Recent developments in chronobiology have revealed that the response of the immune system to challenge varies significantly with the time of day [9,10] and 56 of the top 100 best-selling drugs in the United States target the product of a circadian gene [11] suggesting that the timing of vaccinations may also influence antibody responses. Indeed, circadian variations in responses to antigen have been observed in mice [12,13]. The scant previous research in humans has produced mixed results. An attenuated Venezualan equine encephalomyelitis vaccine administered at 8 am resulted in peak antibody titres 4 days earlier than the peak in those vaccinated at 8 pm [14]. However, a hepatitis B vaccine administered in the afternoon between 1 and 3 pm yielded a higher antibody response, compared to vaccination between 7.30 and 9 am [15]. More recently, a convenience sample of 164 men and women showed that men exhibited a higher antibody response when vaccinated in the morning [16]. However, this study was not randomised and used a relatively small mixed sample of young and elderly populations and hepatitis A and influenza vaccinations, respectively. It is possible that diurnal variations in immune cell responses and/or levels of hormones with immune modifying properties, such as cortisol or inflammatory cytokines, provide an advantageous period for vaccination responses to occur. Therefore, adjusting the timing of vaccination may be a simple, cost neutral and effective public health intervention to improve vaccination responses, particularly in older adults. However, it is possible that the best time of day for vaccination may be different for different vaccines, as they stimulate different types of immune response for protection, e.g. thymus-dependent versus thymus-independent responses. 1.1. Rationale for cluster design and hypothesis The present cluster-randomised trial aimed to determine whether randomising GP surgeries to administering the influenza vaccination to older adults in the morning (9–11 am) or afternoon (3–5 pm) impacted upon the magnitude of antibody responses at four weeks post vaccination. Timings were chosen to represent the two extremes of routine morning versus afternoon clinics, in keeping with GP surgery opening hours for practicality of future application. A cluster design was chosen to fit the practicalities of organising GP surgery vaccination clinics. It was hypothesised that morning vaccination would be more beneficial for antibody responses than afternoon vaccination, at both individual and cluster level.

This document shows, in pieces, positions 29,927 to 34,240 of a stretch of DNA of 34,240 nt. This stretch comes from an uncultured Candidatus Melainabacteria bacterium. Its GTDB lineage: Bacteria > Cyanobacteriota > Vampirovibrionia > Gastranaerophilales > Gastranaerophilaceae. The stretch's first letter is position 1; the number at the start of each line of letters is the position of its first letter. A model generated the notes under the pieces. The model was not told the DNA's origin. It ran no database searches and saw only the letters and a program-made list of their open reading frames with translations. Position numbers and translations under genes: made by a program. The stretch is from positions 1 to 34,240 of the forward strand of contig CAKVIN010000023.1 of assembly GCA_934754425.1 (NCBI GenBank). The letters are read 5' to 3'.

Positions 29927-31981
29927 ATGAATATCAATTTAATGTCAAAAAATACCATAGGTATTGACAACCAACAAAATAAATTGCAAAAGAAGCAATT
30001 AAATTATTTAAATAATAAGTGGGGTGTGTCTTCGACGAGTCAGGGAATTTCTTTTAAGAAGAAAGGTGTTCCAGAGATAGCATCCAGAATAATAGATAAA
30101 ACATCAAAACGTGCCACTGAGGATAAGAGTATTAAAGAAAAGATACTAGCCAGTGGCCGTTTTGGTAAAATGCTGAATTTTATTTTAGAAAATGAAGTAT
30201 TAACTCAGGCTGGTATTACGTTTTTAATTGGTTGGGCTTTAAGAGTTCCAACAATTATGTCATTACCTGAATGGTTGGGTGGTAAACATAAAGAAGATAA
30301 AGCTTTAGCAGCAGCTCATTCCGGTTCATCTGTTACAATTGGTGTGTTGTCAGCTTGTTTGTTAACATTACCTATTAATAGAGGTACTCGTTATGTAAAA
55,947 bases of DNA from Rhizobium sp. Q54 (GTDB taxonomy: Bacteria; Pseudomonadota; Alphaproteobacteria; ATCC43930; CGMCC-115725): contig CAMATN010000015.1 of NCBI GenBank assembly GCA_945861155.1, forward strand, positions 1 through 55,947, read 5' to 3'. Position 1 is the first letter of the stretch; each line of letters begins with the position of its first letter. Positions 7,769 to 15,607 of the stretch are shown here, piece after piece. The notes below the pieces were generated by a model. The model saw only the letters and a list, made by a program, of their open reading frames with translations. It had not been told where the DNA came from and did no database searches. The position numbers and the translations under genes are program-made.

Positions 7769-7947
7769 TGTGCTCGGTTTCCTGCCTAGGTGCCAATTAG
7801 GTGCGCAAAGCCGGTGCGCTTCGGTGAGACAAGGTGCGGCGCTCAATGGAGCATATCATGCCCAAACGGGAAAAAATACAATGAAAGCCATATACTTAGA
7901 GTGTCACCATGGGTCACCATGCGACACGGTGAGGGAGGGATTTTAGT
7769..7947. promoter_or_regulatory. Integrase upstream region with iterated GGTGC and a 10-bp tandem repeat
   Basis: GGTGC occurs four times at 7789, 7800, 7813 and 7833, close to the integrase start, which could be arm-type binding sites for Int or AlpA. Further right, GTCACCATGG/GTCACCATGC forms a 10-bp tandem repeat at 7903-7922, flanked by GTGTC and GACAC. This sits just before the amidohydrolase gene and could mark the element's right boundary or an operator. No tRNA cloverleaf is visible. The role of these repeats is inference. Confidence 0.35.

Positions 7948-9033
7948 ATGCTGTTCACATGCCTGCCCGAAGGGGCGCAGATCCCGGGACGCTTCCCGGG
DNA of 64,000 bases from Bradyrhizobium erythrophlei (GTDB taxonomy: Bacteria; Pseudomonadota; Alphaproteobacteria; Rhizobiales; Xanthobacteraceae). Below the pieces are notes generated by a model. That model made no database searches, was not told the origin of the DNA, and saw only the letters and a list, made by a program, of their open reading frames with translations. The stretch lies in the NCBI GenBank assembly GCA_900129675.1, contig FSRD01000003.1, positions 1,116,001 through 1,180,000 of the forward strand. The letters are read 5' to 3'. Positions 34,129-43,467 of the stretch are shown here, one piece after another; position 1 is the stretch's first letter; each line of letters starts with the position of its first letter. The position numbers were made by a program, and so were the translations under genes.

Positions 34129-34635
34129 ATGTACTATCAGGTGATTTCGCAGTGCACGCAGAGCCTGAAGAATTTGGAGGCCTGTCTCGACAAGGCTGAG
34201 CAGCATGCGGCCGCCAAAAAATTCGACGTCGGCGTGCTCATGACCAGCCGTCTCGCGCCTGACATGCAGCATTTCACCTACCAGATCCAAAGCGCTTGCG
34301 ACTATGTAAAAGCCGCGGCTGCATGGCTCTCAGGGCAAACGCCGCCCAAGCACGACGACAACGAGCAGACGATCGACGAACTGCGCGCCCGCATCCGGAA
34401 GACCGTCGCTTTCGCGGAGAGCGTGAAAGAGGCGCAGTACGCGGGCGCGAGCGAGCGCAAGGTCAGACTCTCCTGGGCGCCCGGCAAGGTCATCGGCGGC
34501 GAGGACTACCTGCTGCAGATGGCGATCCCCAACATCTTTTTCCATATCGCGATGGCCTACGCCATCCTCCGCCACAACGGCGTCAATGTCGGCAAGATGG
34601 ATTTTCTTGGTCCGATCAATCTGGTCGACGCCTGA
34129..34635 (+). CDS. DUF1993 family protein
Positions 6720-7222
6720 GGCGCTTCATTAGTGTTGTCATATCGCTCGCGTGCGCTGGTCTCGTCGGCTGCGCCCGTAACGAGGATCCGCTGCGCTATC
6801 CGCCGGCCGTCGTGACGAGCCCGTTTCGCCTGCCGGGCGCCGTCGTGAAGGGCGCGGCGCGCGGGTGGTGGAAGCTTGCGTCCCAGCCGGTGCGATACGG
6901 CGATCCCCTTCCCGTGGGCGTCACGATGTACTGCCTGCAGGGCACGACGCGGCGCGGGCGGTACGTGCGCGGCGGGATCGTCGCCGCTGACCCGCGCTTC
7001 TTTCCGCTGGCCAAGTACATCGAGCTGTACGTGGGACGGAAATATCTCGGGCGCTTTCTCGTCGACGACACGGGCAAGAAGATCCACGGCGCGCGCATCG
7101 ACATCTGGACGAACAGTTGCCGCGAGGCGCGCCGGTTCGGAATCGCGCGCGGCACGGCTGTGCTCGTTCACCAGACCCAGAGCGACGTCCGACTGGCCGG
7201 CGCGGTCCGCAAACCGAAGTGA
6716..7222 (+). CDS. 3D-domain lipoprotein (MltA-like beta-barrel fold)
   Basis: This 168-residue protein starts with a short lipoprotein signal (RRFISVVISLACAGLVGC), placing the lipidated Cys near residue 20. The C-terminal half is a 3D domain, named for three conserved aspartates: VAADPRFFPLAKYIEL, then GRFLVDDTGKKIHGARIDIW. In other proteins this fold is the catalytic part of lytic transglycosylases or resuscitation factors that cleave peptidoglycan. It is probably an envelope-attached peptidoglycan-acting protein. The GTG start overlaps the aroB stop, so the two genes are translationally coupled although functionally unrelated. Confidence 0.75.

the ISRCTN as a controlled trial (ISRCTN70898162). The protocol is available from the corresponding author or in the trial registry.2 2.3. Intervention Participants were invited to take part in the study by a letter sent from their GP surgery on behalf of the research sponsor (University of Birmingham (UB)) and they returned the signed written informed consent form to the research team at UB. GP surgeries (clusters) where participants had returned consent forms were then notified of which arm of the trial (morning or afternoon) they had been randomised to. Participants were then invited to attend on two separate occasions, one month apart. The initial session involved providing a blood sample and receiving the trivalent influenza vaccination as standard practice (administered intra-muscularly) between either 9 and 11 am or 3 and 5 pm. In accordance with standard GP practise, the standard influenza vaccine used routinely during each influenza season was administered using the standard single dose (0.5 ml), route of administration (intramuscularly into deltoid) and common commercially available inactivated preparations in pre-filled syringes in 2011/12: Pfizer Ltd Enzira® split virion or Sanofi Pasteur split virion; in 2012/13: Pfizer Ltd Enzira® split virion, Sanofi Pasteur split virion, BGP Products Ltd Imuvac® surface antigen or GlaxoSmithKline FLUARIX® split virion; and in 2013/14: Pfizer Limited Enzira® or generic split virion, Sanofi Pasteur split virion, BGP Products Ltd Imuvac® surface antigen, GlaxoSmithKline FLUARIX® split virion, or Janssen-Cilaq Viroflu® surface antigen; the exact influenza components these contained are detailed below. A questionnaire pack was given to participants to complete at home and return by mail. One month later, participants returned to their GP practice to give a morning fasted blood sample and have weight, height and waist to hip ratio measurements taken. Number of previous influenza vaccinations the participant had received was gained from GP electronic records. 2.4. Questionnaires Participants completed a battery of questionnaires at baseline to assess socio-demographics and health behaviours. Health behaviours (smoking, alcohol consumption and sleep duration) were assessed using a questionnaire adapted from the Whitehall II study [17]; smoking and drinking alcohol were dichotomised into yes/no variables.

2. Methods

2.5. Blood sampling and analysis

2.1. Participants and eligibility criteria

Blood was collected in to anti-coagulant free tubes (BD Vacutainer, UK) and clotted at room temperature before centrifugation at 2000 × g for 5 min. The separated serum was frozen at −20 ◦ C for later analysis.